Claim: “Science Increasingly Makes the Case for God.” 1


nasa2012-16Much to the surprise of many, there was a recent article over on the Wall Street Journal entitled. “Science Increasingly Makes the Case for God.” (sorry, but the WSJ article is behind a paywall, but a summary of it can be found here). This of course is not the only instance of such a claim, but rather is one I have also seen popping up in my personal interactions with folks on several occasions recently.

So what is this case for God?

The author, Eric Metaxas, writes within the article as follows…

Today there are more than 200 known parameters necessary for a planet to support life — every single one of which must be perfectly met, or the whole thing falls apart… The odds against life in the universe are simply astonishing.

Yet here we are, not only existing, but talking about existing. What can account for it? Can every one of those many parameters have been perfect by accident? At what point is it fair to admit that science suggests that we cannot be the result of random forces? Doesn’t assuming that an intelligence created these perfect conditions require far less faith than believing that a life-sustaining Earth just happened to beat the inconceivable odds to come into being?

He is not a scientist, but rather is a religious guy (which is fine), so if we asked a professional cosmologist to comment on this, what would we find?

Lawrence M. Krauss replies

Lawrence M. Krauss is Professor in the School of Earth and Space Exploration and Directors of the Origins Project at Arizona State University, attempted to reply, but the WSJ did not publish it, and so the Richard Dawkins foundation published it instead. Here is that letter in full …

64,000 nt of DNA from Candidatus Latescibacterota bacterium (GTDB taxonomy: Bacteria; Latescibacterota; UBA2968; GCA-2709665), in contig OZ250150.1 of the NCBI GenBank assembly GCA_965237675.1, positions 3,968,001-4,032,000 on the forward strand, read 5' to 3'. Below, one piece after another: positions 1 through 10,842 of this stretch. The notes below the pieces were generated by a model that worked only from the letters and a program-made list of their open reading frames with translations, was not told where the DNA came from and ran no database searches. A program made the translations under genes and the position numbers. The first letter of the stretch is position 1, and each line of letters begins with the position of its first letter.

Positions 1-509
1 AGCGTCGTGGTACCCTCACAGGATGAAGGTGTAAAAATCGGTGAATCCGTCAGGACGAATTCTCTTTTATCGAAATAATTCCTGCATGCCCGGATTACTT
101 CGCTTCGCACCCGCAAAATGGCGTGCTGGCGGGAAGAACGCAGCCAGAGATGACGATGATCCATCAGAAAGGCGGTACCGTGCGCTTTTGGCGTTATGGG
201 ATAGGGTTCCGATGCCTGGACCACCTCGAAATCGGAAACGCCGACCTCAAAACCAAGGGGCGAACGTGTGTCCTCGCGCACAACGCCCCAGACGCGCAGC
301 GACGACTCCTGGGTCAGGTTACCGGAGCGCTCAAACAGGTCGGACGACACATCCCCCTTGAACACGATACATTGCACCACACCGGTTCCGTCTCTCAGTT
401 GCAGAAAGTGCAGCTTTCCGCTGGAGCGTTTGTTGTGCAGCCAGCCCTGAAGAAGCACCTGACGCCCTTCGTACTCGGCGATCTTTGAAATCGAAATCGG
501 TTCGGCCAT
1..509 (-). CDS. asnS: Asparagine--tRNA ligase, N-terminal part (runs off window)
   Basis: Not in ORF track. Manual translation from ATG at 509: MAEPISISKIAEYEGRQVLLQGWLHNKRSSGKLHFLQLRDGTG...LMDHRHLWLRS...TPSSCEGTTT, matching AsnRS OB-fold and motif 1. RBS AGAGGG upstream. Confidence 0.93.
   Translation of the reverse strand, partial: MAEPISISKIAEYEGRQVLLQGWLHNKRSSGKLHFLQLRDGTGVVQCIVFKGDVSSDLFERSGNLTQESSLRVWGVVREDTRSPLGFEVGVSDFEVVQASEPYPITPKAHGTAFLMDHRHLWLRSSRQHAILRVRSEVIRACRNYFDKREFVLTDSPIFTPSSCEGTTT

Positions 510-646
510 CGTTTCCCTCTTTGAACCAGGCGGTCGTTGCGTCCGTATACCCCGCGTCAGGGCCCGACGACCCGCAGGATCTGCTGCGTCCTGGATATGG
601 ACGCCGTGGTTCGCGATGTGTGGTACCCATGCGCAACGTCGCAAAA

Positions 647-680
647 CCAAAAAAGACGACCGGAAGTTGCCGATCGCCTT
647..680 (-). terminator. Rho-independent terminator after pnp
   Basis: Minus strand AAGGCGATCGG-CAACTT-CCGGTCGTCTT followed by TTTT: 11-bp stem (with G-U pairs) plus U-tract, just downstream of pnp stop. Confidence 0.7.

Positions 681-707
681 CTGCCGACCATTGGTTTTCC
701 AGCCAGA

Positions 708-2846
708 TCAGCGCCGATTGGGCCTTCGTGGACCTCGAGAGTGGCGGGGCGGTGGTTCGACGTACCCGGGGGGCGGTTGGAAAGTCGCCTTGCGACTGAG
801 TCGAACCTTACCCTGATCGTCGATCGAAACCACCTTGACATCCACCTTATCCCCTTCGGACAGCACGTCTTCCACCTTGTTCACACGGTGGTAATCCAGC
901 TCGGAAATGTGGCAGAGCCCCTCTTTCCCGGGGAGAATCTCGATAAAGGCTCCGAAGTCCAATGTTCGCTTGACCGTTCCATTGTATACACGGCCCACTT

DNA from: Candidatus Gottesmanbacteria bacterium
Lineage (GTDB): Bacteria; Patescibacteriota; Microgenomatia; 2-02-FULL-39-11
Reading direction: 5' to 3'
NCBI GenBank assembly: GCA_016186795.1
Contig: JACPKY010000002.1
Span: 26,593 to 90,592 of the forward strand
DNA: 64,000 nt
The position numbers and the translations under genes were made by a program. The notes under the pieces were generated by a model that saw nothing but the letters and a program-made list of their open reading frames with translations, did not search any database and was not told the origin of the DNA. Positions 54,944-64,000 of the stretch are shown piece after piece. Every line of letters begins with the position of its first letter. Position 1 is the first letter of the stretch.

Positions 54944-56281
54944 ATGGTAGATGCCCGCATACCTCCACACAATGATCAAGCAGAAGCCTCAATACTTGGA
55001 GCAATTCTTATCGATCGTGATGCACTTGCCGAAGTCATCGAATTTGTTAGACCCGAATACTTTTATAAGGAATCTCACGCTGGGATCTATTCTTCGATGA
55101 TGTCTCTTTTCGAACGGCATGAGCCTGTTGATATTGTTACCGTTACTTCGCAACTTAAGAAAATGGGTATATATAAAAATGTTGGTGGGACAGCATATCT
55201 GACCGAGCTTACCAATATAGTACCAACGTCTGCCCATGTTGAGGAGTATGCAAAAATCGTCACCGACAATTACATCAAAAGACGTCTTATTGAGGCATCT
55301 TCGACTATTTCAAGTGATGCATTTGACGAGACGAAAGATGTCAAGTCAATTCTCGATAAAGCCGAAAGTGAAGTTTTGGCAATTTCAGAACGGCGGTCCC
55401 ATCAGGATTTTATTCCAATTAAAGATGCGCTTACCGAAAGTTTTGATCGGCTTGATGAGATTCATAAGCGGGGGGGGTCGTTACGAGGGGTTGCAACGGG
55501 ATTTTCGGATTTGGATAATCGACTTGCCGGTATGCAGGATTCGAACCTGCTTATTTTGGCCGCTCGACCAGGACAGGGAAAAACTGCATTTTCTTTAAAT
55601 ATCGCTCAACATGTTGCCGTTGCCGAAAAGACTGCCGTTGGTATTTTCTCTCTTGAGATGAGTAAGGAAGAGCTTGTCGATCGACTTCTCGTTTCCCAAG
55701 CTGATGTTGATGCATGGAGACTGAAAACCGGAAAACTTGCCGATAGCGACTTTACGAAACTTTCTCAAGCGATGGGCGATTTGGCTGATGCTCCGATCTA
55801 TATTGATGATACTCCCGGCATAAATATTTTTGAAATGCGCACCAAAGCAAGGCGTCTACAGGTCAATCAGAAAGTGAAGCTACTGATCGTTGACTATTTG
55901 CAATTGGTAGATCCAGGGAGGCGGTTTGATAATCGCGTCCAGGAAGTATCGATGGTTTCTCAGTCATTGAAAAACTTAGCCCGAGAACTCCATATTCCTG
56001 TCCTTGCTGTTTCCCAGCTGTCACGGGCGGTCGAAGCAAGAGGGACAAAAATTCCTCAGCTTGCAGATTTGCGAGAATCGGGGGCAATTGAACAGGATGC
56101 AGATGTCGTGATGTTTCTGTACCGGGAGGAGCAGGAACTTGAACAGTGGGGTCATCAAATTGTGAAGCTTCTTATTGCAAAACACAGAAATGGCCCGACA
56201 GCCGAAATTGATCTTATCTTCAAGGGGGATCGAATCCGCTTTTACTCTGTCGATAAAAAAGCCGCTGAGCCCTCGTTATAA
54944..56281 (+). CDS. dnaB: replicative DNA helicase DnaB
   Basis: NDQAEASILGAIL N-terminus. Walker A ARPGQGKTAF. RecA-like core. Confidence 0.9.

To the editor:

I was rather surprised to read the unfortunate oped piece “Science Increasingly makes the case for God”, written not by a scientist but a religious writer with an agenda.  The piece was rife with inappropriate scientific misrepresentations.  For example:

  1. We currently DO NOT know the factors that allow the evolution of life in the Universe.  We know the many factors that were important here on Earth, but we do not know what set of other factors might allow a different evolutionary history elsewhere.  The mistake made by the author is akin to saying that if one looks at all the factors in my life that led directly to my sitting at my computer to write this, one would obtain a probability so small as to conclude that it is impossible that anyone else could ever sit down to compose a letter to the WSJ.
  2. We have discovered many more planets around stars in our galaxy than we previously imagined, and many more forms of life existing in extreme environments in our planet than were known when early estimates of the frequency of life in the universe were first made.  If anything, the odds have increased, not decreased.
  3. The Universe would certainly continue to exist even if the strength of the four known forces was different.  It is true that if the forces had slighty different strengths ( but nowhere near as tiny as the fine-scale variation asserted by the writer) then life as we know it would probably not have evolved.  This is more likely an example of life being fine-tuned for the universe in which it evolved, rather than the other way around.